03 February 2015
Licensing v letting – the pros and cons
Moving into licensed property can be easier, quicker and cheaper than taking on a lease or buying a freehold property. Maria Mowberry, senior associate in the real estate practice at B P Collins LLP, explores whether licensing could be right for you.
Licensing property is often ideal for start-ups. You can get in fast and do not need to tie up capital in the property. For growing businesses, it gives you the flexibility to change premises easily as your business grows or your needs change.
The main advantages of a licence over a lease are:
- licences usually cover a relatively short period of time - up to two years, whereas leases usually run for many years
- most licences give both the landlord and the occupier the right to terminate the agreement by giving notice – one month is typical
- licences are inexpensive –landlords usually only ask for one month's fees in advance and a deposit, and legal fees are lower
- the landlord is responsible for the repair and maintenance of the property and the provision of communal services
- the landlord is responsible for insuring the premises, and any furnishings and fixtures that come with the premises
If it's hard to predict sales volumes and activity levels more than a few weeks in advance, a licence of, for example, of a unit in a serviced office block, means you can expand easily - into more or different units - if your business grows quickly. You can also often license extra office, storage or meeting room space for short periods or special projects.
Many landlords offering licensed offices provide optional, additional services too, such as a telephone answering service, typing and copying, basic office furniture, telephone lines (including the lines you need for internet access), and parking spaces on a pay-as-you-go basis. This means you do not need to commit to take on employees or sign up to third party contracts for these until you are confident you can justify it.
The disadvantages are:
- The number and variety of premises available on a licensed basis is limited compared to leased premises. However, your local council or Enterprise Agency may maintain a property register which lists both licensed and leased premises and some local authorities and Enterprise Agencies offer easy-in, easy-out licences for small business centres they own. Some private landlords with hard-to-let properties may also be prepared to grant licences for a time, while they are seeking tenants to take on a long lease.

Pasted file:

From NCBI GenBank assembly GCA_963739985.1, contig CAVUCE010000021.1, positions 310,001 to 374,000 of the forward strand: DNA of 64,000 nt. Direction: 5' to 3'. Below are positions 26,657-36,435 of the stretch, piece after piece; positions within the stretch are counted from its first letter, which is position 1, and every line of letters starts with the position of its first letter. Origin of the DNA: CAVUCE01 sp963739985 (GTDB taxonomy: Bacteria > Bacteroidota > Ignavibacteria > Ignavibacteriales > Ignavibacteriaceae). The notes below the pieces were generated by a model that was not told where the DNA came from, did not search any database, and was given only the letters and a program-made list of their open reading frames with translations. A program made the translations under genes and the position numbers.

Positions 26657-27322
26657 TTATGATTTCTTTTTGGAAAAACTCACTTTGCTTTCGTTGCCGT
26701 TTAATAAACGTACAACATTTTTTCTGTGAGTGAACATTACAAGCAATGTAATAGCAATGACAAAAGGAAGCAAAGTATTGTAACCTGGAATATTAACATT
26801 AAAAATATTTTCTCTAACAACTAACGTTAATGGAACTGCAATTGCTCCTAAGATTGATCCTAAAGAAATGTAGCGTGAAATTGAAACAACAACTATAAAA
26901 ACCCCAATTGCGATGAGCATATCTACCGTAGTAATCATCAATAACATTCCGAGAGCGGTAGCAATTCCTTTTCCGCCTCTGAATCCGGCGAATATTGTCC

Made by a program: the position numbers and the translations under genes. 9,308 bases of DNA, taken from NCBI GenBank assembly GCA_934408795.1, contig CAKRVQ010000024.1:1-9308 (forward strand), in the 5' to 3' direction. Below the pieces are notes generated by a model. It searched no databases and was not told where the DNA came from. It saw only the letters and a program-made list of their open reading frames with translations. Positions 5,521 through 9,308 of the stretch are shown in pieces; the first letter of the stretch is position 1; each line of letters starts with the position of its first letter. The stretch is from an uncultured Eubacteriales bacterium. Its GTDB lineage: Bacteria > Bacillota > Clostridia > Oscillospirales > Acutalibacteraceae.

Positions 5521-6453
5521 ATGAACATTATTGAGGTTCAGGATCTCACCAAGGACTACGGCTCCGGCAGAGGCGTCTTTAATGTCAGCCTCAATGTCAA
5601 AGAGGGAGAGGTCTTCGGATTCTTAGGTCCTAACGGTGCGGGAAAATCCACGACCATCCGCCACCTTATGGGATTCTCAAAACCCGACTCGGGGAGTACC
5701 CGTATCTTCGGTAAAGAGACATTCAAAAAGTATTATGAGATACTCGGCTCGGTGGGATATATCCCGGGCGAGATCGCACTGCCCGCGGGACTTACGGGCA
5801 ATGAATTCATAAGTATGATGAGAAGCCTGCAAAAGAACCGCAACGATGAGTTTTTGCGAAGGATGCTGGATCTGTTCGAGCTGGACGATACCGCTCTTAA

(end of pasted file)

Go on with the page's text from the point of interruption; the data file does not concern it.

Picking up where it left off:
- You do not acquire any tenancy or leasehold rights – for example, there is no right to renew a licence.
- You may not transfer the licence, sub-let all or part of the premises, or share the space with others.
- You are not usually allowed to alter the premises in any way - even to make improvements at your own expense.
- It can be more difficult than you think to get out of the licence. Usually, you can terminate by giving notice, but beware the occasional long, fixed-term licence with no get-out. Or, if you do have the right to get out of the licence, make sure it is not conditional on your full performance of every term. An unscrupulous landlord can often find some breach, however minor, that justifies refusing to let you get out of the licence.
- Limited access can create operational problems for you and security problems for the landlord – do you need unrestricted access to the building in the evening, at night and at weekends?
- There may be working restrictions affecting the premises - for example, if you expect a stream of visitors or to produce noises, smells, waste or any other nuisance that will affect your neighbours.
- You may not be able to put up the exterior signage you want, or carry out minor alterations to the property.
- The landlord may have the right to make you move to alternative, but comparable, rooms in the same property.
- If you are sharing a building, other occupants can change frequently. New neighbours could come in and be a nuisance.
We strongly recommend taking specialist legal advice when choosing whether to take a lease or licence, and before signing up to either. Contact Maria Mowberry or a member of the real estate legal team at B P Collins LLP on 01753 279087 or email email@example.com